Deadline: Please send your applications to Prof Catherine Disselhorst-Klug ( firstname.lastname@example.org) by February 28, 2015.
You can find additional information about the ISB awards on the ISB-Homepage (https://isbweb.org/awards). For further information you are welcome to contact me directly.
Prof. Dr. Catherine Disselhorst-Klug, PhD.
Department of Rehabilitation- & Prevention Engineering
Institute of Applied Medical Engineering, RWTH Aachen University
Pauwelsstr. 20, D-52074 Aachen, Germany
BULGARIAN SOCIETY OF BIOMECHANICS
Associated Member of the European Society of Biomechanics; Affiliate Society of the International Society of Biomechanics
Post Address: Institute of Mechanics, BAS, Acad. G. Bonchev St., Block 4, Sofia 1113, Bulgaria
tel. +359 2 979 64 48 fax: +359 2 870 74 98
Stoyan Stoytchev, President
Svetoslav Nikolov, Vice-President
Gergana Nikolova, Secretary
The Bulgarian Society of Biomechanics (BSB) was established by the late Professor Yuli Toshev who served as a president from 1991 up to his untimely death in 2008. In 2011 a new Governing Board was elected and a new registration was done, required under the applicable laws in Bulgaria. Members of the BSB belong to different institutions in Bulgaria, such as Institute of Mechanics, Institute of Mathematics and Informatics, Institute of Neurosurgery, Institute of Biophysics and Biomedical Engineering, National Sports Academy, Biological faculty at the Sofia University, Medical Academy etc. More information about BSB can be found at http://www.imbm.bas.bg/biomechanics/index.php/aims-and-members.
The Governing Board of BSB aims to continue the traditions of the Institute of Mechanics and BSB in organizing local and international conferences like: EuroMech Colloquium No. 68 “Mechanics of Biological Solids”, Varna, 1977; the Franco-Bulgarian Seminar Biomechanics and Computer Science in Cardiology”, Varna,1978; the First International Summer School on Biomechanics”, Varna, 1977; the Sixth International School on Biomechanics held in Blagoevgrad, 1995, “Days of Biomechanics-2011” held in 2011 in Sofia.
On November 20-21, 2014 in Sofia, Bulgaria, BSB is organizing the Second Conference “Days of Biomechanics-2014”. On behalf of the scientific committee, we would like to invite colleagues-researchers (professors, doctors, young scientists and PhD-students) to take part in the conference which topics cover wide range of problems: clinical and tissue engineering; cell and molecular biomechanics; rheology of biological tissues and fluids; transport phenomena in biological systems; mechanics of bioprocess and biofilm systems; computational methods and modeling in biomechanics; biomechanics and control of movement; orthopedic biomechanics; rehabilitation biomechanics; sport biomechanics; biomechanics and sport medicine; functional tissue engineering. Proceedings of the conference will be published inspecial issue of the journal - Series on Biomechanics.
The deadline for one-page abstract submission is October 15th, 2014, at e-mail: email@example.com. During the conference, the PhD-students and the Young Investigators competition for the Academician G. Brankov award will take place. For more information and questions about conference, you can contact the organizers at e-mail: firstname.lastname@example.org.
The International Society of Biomechanics (ISB) is planning to organize various events at the XXVth ISB Congress in Glasgow, Scotland, to support researchers from Economically Developing Countries (EDCs). We are currently gauging interest in two proposed ideas:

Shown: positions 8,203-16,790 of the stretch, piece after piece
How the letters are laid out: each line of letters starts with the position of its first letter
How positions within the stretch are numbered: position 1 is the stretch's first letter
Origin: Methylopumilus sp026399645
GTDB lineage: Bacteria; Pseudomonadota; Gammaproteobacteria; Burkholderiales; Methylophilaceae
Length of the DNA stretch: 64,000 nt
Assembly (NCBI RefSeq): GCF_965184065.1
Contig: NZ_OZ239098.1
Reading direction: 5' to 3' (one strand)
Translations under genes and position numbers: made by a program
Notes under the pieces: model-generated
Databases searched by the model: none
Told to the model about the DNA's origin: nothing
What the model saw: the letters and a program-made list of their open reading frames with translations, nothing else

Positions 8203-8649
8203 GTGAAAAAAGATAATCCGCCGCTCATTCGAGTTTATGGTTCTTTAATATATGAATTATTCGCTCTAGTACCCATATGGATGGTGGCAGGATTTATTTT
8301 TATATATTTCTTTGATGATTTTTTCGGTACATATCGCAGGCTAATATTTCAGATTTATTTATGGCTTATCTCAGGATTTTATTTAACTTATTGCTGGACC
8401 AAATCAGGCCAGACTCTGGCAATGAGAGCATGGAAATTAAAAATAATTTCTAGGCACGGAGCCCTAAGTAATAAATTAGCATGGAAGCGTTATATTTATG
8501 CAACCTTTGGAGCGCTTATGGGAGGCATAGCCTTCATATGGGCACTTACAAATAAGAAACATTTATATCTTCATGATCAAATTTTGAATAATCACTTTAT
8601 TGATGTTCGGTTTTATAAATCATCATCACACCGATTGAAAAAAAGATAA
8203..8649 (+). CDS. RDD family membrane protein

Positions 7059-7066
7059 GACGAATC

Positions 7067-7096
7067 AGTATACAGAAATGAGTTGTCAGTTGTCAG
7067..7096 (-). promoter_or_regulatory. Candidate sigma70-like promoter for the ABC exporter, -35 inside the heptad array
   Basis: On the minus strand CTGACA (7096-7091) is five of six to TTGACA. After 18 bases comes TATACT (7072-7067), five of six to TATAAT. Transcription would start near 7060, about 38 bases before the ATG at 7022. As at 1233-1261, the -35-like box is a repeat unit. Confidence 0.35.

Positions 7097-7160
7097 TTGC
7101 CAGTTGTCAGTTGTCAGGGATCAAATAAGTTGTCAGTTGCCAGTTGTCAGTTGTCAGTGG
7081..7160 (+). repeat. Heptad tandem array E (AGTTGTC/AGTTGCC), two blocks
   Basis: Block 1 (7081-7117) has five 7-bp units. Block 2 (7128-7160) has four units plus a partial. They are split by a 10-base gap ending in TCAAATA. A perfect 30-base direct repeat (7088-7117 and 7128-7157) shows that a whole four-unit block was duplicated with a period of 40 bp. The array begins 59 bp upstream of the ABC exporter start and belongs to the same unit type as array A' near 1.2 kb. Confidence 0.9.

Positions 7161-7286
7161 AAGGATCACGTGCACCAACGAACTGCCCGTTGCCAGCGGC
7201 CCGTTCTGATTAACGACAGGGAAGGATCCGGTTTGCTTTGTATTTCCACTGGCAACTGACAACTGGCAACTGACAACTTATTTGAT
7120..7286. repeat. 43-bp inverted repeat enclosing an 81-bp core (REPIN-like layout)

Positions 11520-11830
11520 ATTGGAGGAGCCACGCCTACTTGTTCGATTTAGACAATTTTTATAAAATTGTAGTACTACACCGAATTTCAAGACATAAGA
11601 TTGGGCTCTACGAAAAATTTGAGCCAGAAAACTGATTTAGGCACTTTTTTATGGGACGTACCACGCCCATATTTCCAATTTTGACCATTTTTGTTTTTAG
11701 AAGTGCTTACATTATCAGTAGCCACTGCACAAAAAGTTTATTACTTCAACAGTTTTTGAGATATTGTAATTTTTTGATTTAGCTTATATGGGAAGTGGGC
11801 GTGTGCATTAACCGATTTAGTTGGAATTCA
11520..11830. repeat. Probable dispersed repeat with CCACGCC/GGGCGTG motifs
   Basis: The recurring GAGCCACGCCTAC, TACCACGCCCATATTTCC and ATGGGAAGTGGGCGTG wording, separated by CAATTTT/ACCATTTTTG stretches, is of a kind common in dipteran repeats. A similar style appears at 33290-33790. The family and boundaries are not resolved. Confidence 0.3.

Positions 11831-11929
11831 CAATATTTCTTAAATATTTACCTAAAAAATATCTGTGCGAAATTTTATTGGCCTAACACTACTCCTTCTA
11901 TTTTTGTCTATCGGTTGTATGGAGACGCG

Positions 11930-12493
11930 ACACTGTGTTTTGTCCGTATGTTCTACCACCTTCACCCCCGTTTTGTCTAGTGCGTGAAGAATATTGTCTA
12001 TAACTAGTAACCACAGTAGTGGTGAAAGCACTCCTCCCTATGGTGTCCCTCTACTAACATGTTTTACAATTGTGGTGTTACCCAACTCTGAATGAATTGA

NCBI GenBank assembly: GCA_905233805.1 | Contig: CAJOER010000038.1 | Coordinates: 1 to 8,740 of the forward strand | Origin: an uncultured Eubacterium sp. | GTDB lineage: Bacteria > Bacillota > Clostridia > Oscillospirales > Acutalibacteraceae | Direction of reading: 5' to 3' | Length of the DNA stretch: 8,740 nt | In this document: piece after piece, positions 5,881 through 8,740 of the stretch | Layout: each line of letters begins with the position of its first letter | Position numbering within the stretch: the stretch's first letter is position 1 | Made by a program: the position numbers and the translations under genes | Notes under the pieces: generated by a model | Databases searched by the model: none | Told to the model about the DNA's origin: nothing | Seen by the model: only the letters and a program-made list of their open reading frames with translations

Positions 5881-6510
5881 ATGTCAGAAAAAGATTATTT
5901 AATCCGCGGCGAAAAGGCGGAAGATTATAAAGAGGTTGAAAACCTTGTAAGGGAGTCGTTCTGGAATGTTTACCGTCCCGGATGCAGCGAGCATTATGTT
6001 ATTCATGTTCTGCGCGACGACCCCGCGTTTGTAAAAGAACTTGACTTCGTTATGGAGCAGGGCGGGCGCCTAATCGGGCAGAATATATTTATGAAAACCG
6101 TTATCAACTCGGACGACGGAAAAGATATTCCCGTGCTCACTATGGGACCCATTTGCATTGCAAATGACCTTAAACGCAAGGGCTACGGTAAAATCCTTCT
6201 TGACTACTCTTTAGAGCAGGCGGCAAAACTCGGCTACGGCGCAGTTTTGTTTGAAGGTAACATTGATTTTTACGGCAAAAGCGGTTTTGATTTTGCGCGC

- Mentoring Workshop – The idea is to offer support in this workshop from experienced ISB members to members from Economically Developing Countries, for example to set up or give advice with regard to a research project or to assist in a grant application.
- Regional Conference Brainstorm – Are you interested in developing your regional network? This session would bring together EDC members who would like to organise a local a biomechanics-related conference/workshop in order to help one another develop strategies for success. EDC and non-EDC members who have coordinated such an event would be invited to this session to offer relevant advice.
Please let us know:
- if you would like to attend such a workshop;
- if you have ideas for specific subjects or cases; or
- if you want to contribute by sharing your experience.
Reply to Andrea Hemmerich or Bart Koopman, ISB-EDC project officers, at
email@example.com or firstname.lastname@example.org.
EDC Congress Travel Grant
Please be reminded that full applications for the EDC Congress Travel Grant are due at the end of November. Detailed application instructions will be available on the ISB-EDC Information page.
I am Alberto Leardini and I am one of your new executives on the ISB council, where I have been given the responsibility for the Student Awards. I am enjoying this work, which gives me the opportunity to track and support the research that the younger members of the society are doing, and at the same time I can discuss the major issues of this community with senior experts in biomechanics. Presently, I am the Technical and Scientific director of the Movement Analysis Laboratory at the Istituto Ortopedico Rizzoli located in Bologna, Italy, and the Coordinator within the Institute of the Special Reference Centre on Biomechanics of the Foot and Ankle. I have been working for this Institute since 1990, but concurrently, from 1996 to 2000, I have done my DPhil at University of Oxford, working with Professor John O'Connor and his group of Orthopaedic Engineering on the mechanics of the natural and replaced ankle joint. This work resulted in a new total ankle replacement now successfully implanted in many patients.